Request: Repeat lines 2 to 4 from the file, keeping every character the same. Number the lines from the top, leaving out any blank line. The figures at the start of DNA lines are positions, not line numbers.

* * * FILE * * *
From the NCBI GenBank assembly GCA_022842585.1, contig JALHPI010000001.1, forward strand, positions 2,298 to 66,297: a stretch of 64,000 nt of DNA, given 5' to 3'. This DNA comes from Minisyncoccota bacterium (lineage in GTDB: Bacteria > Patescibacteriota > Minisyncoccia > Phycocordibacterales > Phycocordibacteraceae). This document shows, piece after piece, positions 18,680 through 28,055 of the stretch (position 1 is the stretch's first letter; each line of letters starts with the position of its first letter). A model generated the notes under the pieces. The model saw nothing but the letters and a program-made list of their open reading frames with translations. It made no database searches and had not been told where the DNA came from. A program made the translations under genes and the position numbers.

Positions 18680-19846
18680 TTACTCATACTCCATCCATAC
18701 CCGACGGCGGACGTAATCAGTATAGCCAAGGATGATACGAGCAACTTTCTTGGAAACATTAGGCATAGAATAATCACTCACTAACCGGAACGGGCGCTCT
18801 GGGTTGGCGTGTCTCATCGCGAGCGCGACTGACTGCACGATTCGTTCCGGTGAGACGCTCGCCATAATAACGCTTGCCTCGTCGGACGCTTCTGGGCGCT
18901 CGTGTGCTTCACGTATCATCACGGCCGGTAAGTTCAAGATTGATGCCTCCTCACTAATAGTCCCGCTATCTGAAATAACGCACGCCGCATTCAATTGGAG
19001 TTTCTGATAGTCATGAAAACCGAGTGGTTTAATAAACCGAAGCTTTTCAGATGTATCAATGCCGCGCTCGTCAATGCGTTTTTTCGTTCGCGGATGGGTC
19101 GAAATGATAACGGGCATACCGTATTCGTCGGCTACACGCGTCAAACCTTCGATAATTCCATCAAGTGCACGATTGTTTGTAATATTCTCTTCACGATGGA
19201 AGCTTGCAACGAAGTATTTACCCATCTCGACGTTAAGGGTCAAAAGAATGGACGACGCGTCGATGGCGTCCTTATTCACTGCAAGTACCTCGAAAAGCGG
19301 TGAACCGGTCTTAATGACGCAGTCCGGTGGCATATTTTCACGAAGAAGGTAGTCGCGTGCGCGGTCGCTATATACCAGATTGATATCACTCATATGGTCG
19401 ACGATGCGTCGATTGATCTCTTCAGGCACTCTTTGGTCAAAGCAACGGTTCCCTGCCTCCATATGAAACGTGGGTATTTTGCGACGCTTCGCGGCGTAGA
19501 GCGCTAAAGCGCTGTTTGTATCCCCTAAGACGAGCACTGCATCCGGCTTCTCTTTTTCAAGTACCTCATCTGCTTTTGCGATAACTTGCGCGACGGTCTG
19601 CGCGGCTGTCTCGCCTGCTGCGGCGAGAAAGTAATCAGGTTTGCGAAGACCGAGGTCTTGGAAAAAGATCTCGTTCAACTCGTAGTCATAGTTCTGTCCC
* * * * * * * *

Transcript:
Positions 18680-19846
18680 TTACTCATACTCCATCCATAC
18701 CCGACGGCGGACGTAATCAGTATAGCCAAGGATGATACGAGCAACTTTCTTGGAAACATTAGGCATAGAATAATCACTCACTAACCGGAACGGGCGCTCT